That person you’re supporting is going to see you in a new light. Today, we’re not just actors. We can’t afford to be just one thing. We’re directors, writers, producers and so on. That friend from class might just be working on something that you can collaborate on but, you won’t know if you don’t go. Also, you don’t know who else you’re going to meet.  You probably won’t meet anyone new at home.

Here are some other great examples of support:

Someone is in or made a short film (or both)?  Go and show up for it at a film festival. Tweet to your followers about it. Use the festival hashtag. Say hi to your friends and introduce yourself to filmmakers whose work you admire. Get connected. Get inspired. Maybe it’ll be you next year.

What about online content? I’m glad you asked. If your friend is making a webseries, volunteer to help. If the sketch videos are already made, like them on YouTube, Tweet about them and post some nice remarks on Facebook. If they’re in the middle of their Kickstarter/Indie Go-Go campaign, give them $15. If you can’t afford that, offer your services and promote their fundraising for them.

Someone’s in Blue Bloods, tonight? Let your friend and your network know where they can support a great working local actor (instead of ‘Reality TV’). There. I said it.

Can’t make a show? Support your friends by posting about their shows all over social media. It literally costs you nothing.

Because here’s the thing; as an actor, you want people to care about you so they watch you and invest in you. I totally get it. But, here’s the bigger thing; people care about people who care about them. You have to start by giving support. But, let me add this: don’t approach this like a transaction. Give your support freely. Remember, this business is really about what you can give, not what you came to take. Come with your arms open, not your hand out. You’ll be surprised how great it can be.

Actor, Brain Candy, Motivation

Brain Candy – Nick Hoffa’s “Eyeline” Podcast

Feed Your Head. It’s a hard business, being an actor, and you need to keep a steady stream of positive and useful information coming into your brain. You can spend your day on Facebook and go between people who are booking and #blessed and people who are struggling and trying (and sometimes succeeding) to lock it up while they can’t seem to get hit by a bus if they tried. Meanwhile you’re taking the emotional rollercoaster ride that goes along with that. Or you can actively seek out encouragement and perspective from working actors who are freely sharing their stories and potentially mapping out the roads you should explore. One of these options sounds far more productive to me.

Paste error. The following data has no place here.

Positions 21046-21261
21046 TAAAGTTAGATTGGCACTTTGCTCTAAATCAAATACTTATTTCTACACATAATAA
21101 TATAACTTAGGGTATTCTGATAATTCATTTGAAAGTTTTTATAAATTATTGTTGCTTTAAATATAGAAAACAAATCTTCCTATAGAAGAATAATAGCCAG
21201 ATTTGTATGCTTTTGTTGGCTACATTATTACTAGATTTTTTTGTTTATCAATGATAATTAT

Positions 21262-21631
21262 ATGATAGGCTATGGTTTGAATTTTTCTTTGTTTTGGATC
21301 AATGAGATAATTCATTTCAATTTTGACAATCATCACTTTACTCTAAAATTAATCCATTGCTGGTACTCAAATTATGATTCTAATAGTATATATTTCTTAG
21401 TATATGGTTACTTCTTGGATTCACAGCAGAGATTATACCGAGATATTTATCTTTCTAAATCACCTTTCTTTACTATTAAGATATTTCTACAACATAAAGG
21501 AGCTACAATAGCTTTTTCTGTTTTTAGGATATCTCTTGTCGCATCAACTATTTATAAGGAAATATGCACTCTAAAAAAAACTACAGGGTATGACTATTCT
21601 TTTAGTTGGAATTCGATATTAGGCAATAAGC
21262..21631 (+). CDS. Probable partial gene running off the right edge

Recently, I’ve had the opportunity to virtually meet Nick Hoffa on Stage 32. Nick is an actor living in LA. He’s started a podcast called the Eyeline Podcast, that’s available on iTunes. Each Episode is about an hour worth of some really valuable conversation with other actors of all different stripes. These are people (some very accomplished) who can help you with the long view on a career that has more ups and downs than perhaps any other. Imagine being a fly on the wall as Virginia Madsen talks about her journey? Or what if you could get some real talk from Katie Lowes (Scandal) about how taking care of herself really helped her career? Well, now you can hear stories just like these on Eyeline.

It costs you nothing. It can be the thing you listen to on your commute. Certainly, if it came down to “Showtime” or the “Eyeline” on the 1 Train, I know that I’m going to be listening to Nick. If you have a desk job, you can listen to it on the website.

Sometimes when you’re on your journey, it’s easy to lose perspective. And if you have the chance to check in with Nick’s Podcast, I’d highly recommend it. I consider it a valuable resource and I hope you do too.

Actor, Motivation

The Best Time to Plant a Tree…

As the saying goes, the best time to plant a tree was twenty years ago. (Jordan Ancel was the first person to quote that to me.) The second best time is now. If you have anything you’d like to do. If there are any personal goals that still are kicking around inside you, the ones that won’t let you go. I’d like to encourage you to go ahead and get on them.  Take that first step. If you don’t know what that first step is, ask.  Or better yet, think about where you want to go or be, then trace a line in your mind back from there to where you’re standing, now. You’ll be surprised at how clearly you see where you’re going. And then, you can go. Go now!

Let me warn you about looking back at opportunities that might have been or things that didn’t turn out how you would’ve liked. That’s a great way to waste time.  And you don’t have time. Don’t be lulled into thinking you do. Think of each day as a bank of moments (or better yet, opportunities) that you get (assuming you woke up) and you get to decide what to do with each moment.

Since I’m citing my friend, Jordan, I’d like to give him a plug. You can visit his Actor’s Business Academy to sign up if you’re interested. He offers an intelligent, focused program. He’s a really good person and intensely passionate. He will lovingly kick you in the ass and remind you why you’re doing what you’re doing.

I’ve worked with him in his program and since then, have tripled my auditions and doubled my bookings.  Better yet, I’ve never felt more in control of where I’m going.